A recurring theme in my life and this blog has been the concept of "Yes". Looking for reasons to say "Yes", saying "Yes" more, and generally creating a circuit a positive energy using this powerful word.
While it could be argued that in recent times I may have said "Yes" a little too much, I've also found that being ready to say "Yes" means being truly in the moment.
You know how sometimes you'll make a decision and then you receive some kind of cosmic signifier to reaffirm it? That's how it has been with Yes. There's a book called The Year of Yes, about a woman who says this magical word for a year to every man who asks her out. That one's on my reading list, but doesn't interest me as much as Danny Wallace's Yes Man. One day Wallace, an Englishman in his mid-20's, met a man on a bus who told him, "Say 'Yes' more." He took that advice and it revolutionized his life.
I ended up with a copy of Yes Man in a rather random and seemingly coincidental way (I'm unable to go into the details here). It was as if something placed the book in my path. I finished it a few days ago and would recommend it to anyone. Apart from being an entertaining read, it is sure to make you want to create and seize your own Yes moments.
As if that wasn't inspiring enough, just now I was watching DVD commentary for a film and came across the following:
Saying "Yes" to the instant (realizing one's wakefulness to the present moment) will give way to a chain of yeses, a system of "contagious affirmation." To say "Yes" to one instant is to say "Yes" to all of existence.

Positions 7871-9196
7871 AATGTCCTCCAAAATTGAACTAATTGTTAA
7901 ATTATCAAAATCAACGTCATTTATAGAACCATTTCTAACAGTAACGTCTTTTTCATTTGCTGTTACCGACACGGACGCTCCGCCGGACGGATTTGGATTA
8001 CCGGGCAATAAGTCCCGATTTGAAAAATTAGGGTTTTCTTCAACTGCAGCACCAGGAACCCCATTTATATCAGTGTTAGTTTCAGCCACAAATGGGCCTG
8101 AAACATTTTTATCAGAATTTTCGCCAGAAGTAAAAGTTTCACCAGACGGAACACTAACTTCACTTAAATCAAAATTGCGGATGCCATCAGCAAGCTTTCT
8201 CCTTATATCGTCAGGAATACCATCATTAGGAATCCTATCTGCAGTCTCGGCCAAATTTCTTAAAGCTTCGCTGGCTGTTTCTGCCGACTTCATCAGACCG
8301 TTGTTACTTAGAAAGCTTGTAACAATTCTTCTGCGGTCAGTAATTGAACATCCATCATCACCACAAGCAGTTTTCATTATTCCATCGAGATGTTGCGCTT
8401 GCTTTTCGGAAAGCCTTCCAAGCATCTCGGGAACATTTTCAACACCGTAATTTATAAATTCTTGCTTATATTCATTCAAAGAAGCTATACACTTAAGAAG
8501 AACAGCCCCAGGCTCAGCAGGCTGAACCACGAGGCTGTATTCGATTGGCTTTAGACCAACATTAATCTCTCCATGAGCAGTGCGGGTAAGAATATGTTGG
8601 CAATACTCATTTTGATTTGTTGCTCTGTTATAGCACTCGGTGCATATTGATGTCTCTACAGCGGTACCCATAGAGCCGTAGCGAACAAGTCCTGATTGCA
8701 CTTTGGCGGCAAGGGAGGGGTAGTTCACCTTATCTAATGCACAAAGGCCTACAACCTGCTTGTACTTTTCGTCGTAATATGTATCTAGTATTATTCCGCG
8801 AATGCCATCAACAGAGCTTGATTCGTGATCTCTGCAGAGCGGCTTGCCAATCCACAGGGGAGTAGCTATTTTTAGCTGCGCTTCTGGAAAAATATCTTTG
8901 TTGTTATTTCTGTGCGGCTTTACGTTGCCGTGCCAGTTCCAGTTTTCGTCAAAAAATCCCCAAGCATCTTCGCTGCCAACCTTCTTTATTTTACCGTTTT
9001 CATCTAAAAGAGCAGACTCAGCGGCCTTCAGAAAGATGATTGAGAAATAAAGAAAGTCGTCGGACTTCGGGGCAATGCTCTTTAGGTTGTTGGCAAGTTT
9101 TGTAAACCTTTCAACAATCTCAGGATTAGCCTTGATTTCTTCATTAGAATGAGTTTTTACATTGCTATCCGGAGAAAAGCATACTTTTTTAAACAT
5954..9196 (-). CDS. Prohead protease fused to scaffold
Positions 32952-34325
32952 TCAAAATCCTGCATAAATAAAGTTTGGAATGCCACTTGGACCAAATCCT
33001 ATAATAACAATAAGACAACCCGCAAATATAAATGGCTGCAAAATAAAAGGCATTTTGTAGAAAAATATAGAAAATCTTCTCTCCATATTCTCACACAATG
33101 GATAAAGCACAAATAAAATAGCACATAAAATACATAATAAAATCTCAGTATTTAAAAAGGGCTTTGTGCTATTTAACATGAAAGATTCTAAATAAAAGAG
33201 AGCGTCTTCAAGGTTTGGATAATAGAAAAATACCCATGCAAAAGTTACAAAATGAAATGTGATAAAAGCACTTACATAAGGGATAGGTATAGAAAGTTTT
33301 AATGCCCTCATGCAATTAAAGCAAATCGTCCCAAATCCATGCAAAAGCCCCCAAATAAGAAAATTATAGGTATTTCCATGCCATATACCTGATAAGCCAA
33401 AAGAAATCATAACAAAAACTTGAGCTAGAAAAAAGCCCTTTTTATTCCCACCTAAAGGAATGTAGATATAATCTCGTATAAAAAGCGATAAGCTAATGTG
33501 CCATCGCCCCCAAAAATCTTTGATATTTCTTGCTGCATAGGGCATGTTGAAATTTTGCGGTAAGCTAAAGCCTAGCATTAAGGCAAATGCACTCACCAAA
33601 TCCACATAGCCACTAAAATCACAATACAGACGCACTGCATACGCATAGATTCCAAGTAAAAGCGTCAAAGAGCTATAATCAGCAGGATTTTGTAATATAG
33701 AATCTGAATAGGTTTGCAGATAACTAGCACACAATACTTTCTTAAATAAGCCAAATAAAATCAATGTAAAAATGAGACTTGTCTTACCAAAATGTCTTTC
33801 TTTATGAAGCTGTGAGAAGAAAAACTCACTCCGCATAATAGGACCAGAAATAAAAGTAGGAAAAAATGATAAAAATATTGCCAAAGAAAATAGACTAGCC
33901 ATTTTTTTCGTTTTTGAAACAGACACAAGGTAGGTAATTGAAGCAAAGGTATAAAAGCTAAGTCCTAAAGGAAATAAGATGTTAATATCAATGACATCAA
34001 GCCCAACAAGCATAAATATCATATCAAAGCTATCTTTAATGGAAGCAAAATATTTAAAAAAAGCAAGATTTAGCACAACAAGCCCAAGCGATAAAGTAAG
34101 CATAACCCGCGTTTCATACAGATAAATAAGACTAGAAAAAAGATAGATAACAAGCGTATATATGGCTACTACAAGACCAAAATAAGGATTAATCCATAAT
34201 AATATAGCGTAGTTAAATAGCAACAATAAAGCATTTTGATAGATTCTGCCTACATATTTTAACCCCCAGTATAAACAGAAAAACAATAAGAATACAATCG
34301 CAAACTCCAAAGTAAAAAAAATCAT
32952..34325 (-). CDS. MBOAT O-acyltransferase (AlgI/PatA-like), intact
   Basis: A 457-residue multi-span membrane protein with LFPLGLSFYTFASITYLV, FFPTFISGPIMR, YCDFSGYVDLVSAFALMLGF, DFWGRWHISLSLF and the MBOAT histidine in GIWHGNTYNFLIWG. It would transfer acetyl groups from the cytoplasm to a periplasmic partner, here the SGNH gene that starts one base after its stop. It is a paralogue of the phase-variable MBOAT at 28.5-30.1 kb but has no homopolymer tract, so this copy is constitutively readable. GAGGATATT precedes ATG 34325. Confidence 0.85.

I felt compelled to pause the movie then and there, and write this post immediately.
I have a number of theories on what happiness is, but I think Yes moments have a lot to do with it. When I was eighteen years old, I traveled thousands of miles on what would become a life-altering journey. It was during this trip that I promised myself never to be in a situation where I am left wondering "what if".
Eradicating potential question marks from my life has led to some very foolish behavior, but I have never regretted pursuing my curiosity and never will. Depression is defined as "anger turned inward" but I think it also should include "marked lack of curiosity". When I was sick over the last couple of weeks and felt down emotionally, not only did I lack energy, but I lacked passion; I lacked a sense of wonder.
Right now, I feel positively electrified and filled with curiosity... Yet at the same time, I am satiated. I have faith in the notion that life gives you exactly what you are supposed to have when you are supposed to have it, and I am saying "Yes" to all of it: to my family and friends and past lovers and current solitude and every single other thing which has led to this very second.
To borrow another phrase from Yes Man:
Si a Todo.
[Translation: Yes to Everything]